Glucose status/instructions request, (and notes on stale branches)
cworth at cworth.org
Wed Oct 17 15:29:19 PDT 2007
On Thu, 18 Oct 2007 08:13:14 +1000, "Dave Airlie" wrote:
> It would be nice if git supported an obsoleted branches store, so the
> branches wouldn't propogate but could be looked at later if
That's why I'd like the time-limited "git branch" thing.
> Does working in personal repos allow for shared work? (not that with
> git you really require it..) I would think playing with the group
> perms would be okay..
Yes, group permissions could be used, (and the easiest way to get that
right is "git init --shared" in the first place).
But like you say, there's no need for this. Mutual pulling from each
other's personal repositories works great.
And if anyone isn't yet familiar with the "git remote" support in git
1.5, this is a great chance to learn it. First, make sure you're using
git 1.5 and then do an initial clone of the central repository.
Then if there's another person you would like to interact with, (say
airlied), then run something like the following command. (This is an
example I pulled from my history today.)
git remote add airlied git://people.freedesktop.org/~airlied/drm
Then, any time I want to synch up with any of David's work I do:
git fetch airlied
I can see all of David's branches with:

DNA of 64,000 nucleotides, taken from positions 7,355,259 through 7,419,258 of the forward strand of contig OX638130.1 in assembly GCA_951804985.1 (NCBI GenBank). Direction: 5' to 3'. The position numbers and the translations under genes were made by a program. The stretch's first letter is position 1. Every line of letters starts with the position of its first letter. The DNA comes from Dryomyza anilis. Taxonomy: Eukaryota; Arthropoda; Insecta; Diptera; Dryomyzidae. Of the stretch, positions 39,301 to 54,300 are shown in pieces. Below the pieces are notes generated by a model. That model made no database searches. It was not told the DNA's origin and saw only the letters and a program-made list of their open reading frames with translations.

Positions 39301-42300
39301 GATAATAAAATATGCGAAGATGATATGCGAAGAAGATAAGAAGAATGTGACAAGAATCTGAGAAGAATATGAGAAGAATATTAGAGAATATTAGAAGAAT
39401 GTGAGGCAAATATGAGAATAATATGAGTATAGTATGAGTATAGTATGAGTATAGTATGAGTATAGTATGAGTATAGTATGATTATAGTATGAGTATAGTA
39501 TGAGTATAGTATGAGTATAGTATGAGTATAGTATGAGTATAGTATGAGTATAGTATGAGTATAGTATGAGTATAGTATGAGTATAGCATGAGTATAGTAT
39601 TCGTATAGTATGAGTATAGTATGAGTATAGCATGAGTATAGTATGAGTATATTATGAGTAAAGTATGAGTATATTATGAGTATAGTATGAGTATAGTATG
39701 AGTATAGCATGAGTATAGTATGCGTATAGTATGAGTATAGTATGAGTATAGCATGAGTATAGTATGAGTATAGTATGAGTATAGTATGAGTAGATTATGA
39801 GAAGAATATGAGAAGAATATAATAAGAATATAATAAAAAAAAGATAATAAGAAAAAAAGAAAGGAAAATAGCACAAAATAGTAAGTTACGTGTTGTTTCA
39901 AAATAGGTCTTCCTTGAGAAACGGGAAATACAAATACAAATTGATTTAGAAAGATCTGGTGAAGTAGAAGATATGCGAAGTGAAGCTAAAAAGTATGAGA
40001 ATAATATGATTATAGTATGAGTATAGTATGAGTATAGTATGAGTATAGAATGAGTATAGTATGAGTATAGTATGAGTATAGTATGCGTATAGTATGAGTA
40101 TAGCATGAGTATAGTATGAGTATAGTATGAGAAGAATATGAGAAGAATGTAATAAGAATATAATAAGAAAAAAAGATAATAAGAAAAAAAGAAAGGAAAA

git branch -r | grep airlied
And I can base my own branch off of an existing branch with:
git checkout -b my-branch --track airlied/his-branch
This last command is also useful for basing work off of branches in
the central repository (though we're talking about moving away from
those here), with:
git checkout -b my-branch --track origin/some-branch
The --track thing means that when you're on my-branch and you do "git
pull" it does exactly the right thing. This is quite lovely as older
versions of git did extremely stupid things in this situation.
And there's a configuration option to make that --track behavior
happen by default, but I can't remember what it is, (and I think the
default should be changed upstream at least for whenever the branch
being based-off-of is a remote-tracking branch).
> Definitely working in personal repos is the way to go until you are
> ready to merge, the number of branches in my personal repos that were
> dead ends and blind alleys but I'm glad I've got them documented for
> later viewings but wouldn't want to clutter up the main repos..
A bunch of the branches in the central tree probably even predate the
move to git where there wasn't even a possibility of doing "personal
repositories" with cvs.
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